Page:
We used the GAD67-GFP (Δneo) mice to investigate the colocalization of GFP with NeuN and several neuropeptides that characterize GABAergic neuron subtypes in the frontal motor cortex. According to the data obtained by anti-NeuN immunohistochemistry, basically all the GFP-positive cells in the neocortex appeared positive for NeuN. The colocalization of GFP with NeuN reconfirmed that the GFP is a good marker of GABAergic neurons in the adult neocortex. We counted the GFP-, NeuN-, CR-, PV-, and SS-positive somata in slits (460 μm wide) set at the frontal motor cortex in 25-μm-thick frontal sections. The slits were divided into zones of layer I, layer II–III, layers V, and layer VI plus white matter, respectively. The motor cortex in mice basically lacks layer IV. The proportion of GFP-positive cells among NeuN-positive cells (neocortical neurons) was 19% (291 of 1,496) in a slit (Fig. 8A–C).

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Figure 8. Colocalization of green fluorescence protein (GFP) with NeuN, calretinin (CR), parvalbumin (PV), and somatostatin (SS) in glutamic acid decarboxylase (GAD)67-GFP (Δneo) mice. A–C: Colocalization of GFP with NeuN. All the GFP-positive cells were positive for NeuN and confirmed to be neurons. A–C show GFP fluorescence, the merged image, and NeuN-immunoreactive sites (red) in layers I–II of the frontal motor cortex, respectively. Bars in C indicate the pia mater and the boundary between layers I–II. D–F: Colocalization of GFP with CR. D–F show GFP fluorescence, the merged image, and CR-immunoreactive sites in layers II–III of the frontal motor cortex, respectively. Arrowheads in D, G, and J indicate double-labeled cells. G–I: Colocalization of GFP with PV. G–I show GFP fluorescence, the merged image, and PV-immunoreactive sites in layers II–III of the frontal motor cortex, respectively. J–L: Colocalization of GFP with SS. J–L show GFP fluorescence, the merged image, and SS-immunoreactive sites in layers V–VI of the frontal motor cortex, respectively. Scale bar = 100 μm in A (applies to A–L).

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The distribution and features of CR-positive, PV-positive, and SS-positive cells have been well described in many publications (DeFelipe, 1993; Kubota et al., 1994; Gonchar and Burkhalter, 1997). In brief, CR-positive cells were preferentially found in layers I–II and the deeper part of layer VI. The CR-positive cells had small somata. Other layers contained sparsely distributed CR-positive cells. PV-positive cells were distributed from layers II to VI but not in layer I. PV-positive cells had the largest somata among the GABAergic neuron subtypes. SS-positive cells were found in layers II–VI, but were more abundant in the deeper layers. They had medium-sized somata.

The double-labeling study with GFP revealed that basically almost all of the CR-positive cells were positive for GFP (122 of 131). The intensity of the GFP fluorescence emitted from their small somata varied from moderate to very low (Fig. 8D). The proportion of CR-positive cells among GFP-positive cells was 6.5 ± 4.0% (5 of 89) in layer I, 22.8 ± 1.0% (72 of 341) in layer II–III, 5.2 ± 2.3% (9 of 163) in layer V, and 12.5 ± 5.4% (45 of 358) in layer VI plus white matter. Overall, the proportion of CR-positive cells among GFP-positive cells was 13.9 ± 1.6% (131 of 951) in the neocortex. All the PV-positive cells were positive for GFP (397 of 397). The level of GFP fluorescence emitted from their large somata varied from high to moderate (Fig. 8G). The proportion of PV-positive cells among GFP-positive cells was 0% (0 of 65) in layer I, 44.3 ± 4.7% (198 of 443) in layer II–III, 44.5 ± 6.4% (63 of 146) in layer V, and 41.8 ± 11.3% (136 of 331) in layer VI plus white matter. Overall, the proportion of PV-positive cells among GFP-positive cells was 40.1 ± 7.5% (397 of 985) in the neocortex. Basically almost all of the SS-positive cells were also positive for GFP (187 of 198). The intensity of the GFP fluorescence emitted from their medium somata varied from high to very low (Fig. 8J). The proportion of SS-positive cells among GFP-positive cells was 0% (0 of 52) in layer I, 17.7 ± 3.5% (68 of 381) in layer II–III, 31.4 ± 4.7% (44 of 141) in layer V, and 31.6 ± 5.7% (86 of 275) in layer VI plus white matter. Overall, the proportion of SS-positive cells among GFP-positive cells was 23.4 ± 3.2% (198 of 849) in the neocortex. The proportions identified by colocalization of GFP with CR, PV, and SS in layers were shown in Table 2.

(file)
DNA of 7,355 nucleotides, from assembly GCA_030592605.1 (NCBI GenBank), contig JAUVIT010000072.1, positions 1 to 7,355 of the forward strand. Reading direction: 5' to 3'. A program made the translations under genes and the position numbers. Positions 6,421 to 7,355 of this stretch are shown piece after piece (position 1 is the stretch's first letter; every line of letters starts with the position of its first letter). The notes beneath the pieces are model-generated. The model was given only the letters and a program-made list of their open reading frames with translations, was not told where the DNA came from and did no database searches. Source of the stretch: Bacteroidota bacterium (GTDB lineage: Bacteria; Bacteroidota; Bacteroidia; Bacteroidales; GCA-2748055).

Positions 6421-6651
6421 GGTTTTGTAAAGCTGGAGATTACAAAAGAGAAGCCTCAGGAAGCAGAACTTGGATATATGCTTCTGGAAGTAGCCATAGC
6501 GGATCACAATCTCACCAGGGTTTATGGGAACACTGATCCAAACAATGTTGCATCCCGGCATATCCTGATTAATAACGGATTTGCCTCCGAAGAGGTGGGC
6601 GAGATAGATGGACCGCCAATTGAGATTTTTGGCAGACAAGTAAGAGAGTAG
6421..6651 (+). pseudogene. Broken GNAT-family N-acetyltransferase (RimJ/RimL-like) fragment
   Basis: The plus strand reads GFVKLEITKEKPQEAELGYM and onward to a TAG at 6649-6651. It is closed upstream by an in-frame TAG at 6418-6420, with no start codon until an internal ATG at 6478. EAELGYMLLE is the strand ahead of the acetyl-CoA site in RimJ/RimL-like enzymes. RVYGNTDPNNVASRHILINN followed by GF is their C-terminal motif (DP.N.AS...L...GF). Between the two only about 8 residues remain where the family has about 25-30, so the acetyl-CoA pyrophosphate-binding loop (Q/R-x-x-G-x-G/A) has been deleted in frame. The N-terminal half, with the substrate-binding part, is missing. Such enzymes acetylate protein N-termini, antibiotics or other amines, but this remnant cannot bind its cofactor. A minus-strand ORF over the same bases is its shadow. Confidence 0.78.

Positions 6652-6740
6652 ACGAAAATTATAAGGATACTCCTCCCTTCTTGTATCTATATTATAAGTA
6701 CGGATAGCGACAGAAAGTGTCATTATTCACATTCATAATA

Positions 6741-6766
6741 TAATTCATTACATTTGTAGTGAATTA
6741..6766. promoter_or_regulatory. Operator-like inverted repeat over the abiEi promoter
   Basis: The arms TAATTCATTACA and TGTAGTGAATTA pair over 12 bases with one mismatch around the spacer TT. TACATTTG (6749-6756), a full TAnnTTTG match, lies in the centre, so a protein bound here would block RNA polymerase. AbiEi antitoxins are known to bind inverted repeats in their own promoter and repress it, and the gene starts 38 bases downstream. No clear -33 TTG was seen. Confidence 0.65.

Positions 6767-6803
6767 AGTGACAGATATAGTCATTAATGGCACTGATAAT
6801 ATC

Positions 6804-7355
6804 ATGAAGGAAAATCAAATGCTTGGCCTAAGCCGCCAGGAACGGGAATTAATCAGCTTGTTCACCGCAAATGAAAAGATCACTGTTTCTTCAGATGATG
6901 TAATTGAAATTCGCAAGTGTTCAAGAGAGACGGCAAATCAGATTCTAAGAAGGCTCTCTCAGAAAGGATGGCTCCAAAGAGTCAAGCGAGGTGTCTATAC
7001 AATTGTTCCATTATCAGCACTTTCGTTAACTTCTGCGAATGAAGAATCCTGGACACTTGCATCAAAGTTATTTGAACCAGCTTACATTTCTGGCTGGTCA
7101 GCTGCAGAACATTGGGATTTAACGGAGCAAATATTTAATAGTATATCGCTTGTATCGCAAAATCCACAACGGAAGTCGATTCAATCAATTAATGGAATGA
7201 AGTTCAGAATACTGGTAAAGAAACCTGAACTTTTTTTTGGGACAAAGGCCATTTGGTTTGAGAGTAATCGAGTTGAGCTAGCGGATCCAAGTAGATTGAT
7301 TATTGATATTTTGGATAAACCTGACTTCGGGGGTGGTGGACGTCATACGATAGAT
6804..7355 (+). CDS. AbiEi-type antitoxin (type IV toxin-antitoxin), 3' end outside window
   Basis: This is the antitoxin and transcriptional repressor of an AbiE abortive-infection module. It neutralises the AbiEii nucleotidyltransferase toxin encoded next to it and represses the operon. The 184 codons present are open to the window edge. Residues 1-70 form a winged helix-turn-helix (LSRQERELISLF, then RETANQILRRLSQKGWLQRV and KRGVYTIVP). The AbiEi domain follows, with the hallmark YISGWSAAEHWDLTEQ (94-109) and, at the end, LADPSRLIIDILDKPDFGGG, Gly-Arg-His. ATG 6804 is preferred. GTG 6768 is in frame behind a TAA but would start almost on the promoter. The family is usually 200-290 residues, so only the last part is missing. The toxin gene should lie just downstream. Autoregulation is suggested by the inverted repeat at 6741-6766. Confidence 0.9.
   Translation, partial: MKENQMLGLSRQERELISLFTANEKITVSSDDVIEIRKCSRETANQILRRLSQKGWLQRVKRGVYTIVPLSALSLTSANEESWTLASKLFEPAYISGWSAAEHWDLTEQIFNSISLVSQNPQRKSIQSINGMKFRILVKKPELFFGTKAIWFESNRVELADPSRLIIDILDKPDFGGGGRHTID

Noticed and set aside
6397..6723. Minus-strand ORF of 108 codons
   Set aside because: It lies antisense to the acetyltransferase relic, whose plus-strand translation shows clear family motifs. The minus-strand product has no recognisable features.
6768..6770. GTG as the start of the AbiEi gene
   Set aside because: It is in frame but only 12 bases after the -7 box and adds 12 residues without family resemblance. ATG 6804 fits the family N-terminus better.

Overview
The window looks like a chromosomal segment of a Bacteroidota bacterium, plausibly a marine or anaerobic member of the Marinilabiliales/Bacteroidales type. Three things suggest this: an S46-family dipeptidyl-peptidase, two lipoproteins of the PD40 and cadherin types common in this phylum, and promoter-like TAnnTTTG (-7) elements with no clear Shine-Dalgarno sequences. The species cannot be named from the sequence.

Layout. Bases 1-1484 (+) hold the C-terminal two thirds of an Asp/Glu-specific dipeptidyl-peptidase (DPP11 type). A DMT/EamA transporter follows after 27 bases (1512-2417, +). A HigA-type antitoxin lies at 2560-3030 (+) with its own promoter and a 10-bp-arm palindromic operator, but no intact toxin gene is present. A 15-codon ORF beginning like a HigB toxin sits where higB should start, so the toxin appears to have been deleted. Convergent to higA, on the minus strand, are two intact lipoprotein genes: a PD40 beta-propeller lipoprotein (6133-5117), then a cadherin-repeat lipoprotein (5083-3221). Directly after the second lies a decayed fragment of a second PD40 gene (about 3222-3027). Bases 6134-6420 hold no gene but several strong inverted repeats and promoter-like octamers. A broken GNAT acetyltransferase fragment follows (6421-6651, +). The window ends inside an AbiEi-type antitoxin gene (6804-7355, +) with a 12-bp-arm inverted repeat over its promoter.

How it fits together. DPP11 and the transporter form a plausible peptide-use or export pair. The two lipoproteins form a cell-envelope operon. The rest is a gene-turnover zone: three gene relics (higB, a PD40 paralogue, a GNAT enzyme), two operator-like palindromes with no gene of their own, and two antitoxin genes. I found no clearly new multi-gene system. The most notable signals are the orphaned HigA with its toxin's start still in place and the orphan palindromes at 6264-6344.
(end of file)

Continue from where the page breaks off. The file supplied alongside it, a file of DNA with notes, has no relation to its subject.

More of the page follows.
Table 2. GABAergic Neuron Subtypes1
 Layer I (%) Layer II-III (%) Layer V (%) Layer VI-WM (%) 
  • 1

    The table shows the proportion of calretinin-positive, parvalbumin-positive, and somatostatin-positive cells among GFP-positive neurons in each layer of the motor cortex. The proportion is also shown as the ratio of the actual cell numbers counted in each slit (460 μm wide). GABA, γ-aminobutyric acid; WM, white matter.

Calretinin6.5 ± 4.0(5/89)22.8 ± 1.0(72/341)5.2 ± 2.3(9/163)12.5 ± 5.4(45/358)
Parvalbumin0(0/65)44.3 ± 4.7(198/443)44.5 ± 6.4(63/146)41.8 ± 11.3(136/331)
Somatostatin0(0/52)17.7 ± 3.5(68/381)31.4 ± 4.7(44/141)31.6 ± 5.7(86/275)
Total6.5 84.8 81.1 85.9 

Thus, the major three subtypes of GABAergic neurons accounted for 6.5% of the GFP-positive cells in layer I, 84.8% in layer II–III, 81.1% in layer V, and 85.9% in layer VI plus white matter. Overall, the major three subtypes of GABAergic neurons accounted for 77.4% of the GFP-positive cells in the neocortex. Unidentified GFP-positive cells accounted for 22.6% of the GFP-positive cells, most notably for 93.5% of the GFP-positive cells in layer I. In accord with unidentified GFP-positive cells, which were GAD67-positive as revealed by in situ hybridization (Fig. 7I), many medium spherical somata emitting intense GFP fluorescence were observed in layer I (Fig. 8A–C).

DISCUSSION

  1. Top of page
  2. Abstract
  3. MATERIALS AND METHODS
  4. RESULTS
  5. DISCUSSION
  6. Acknowledgements
  7. LITERATURE CITED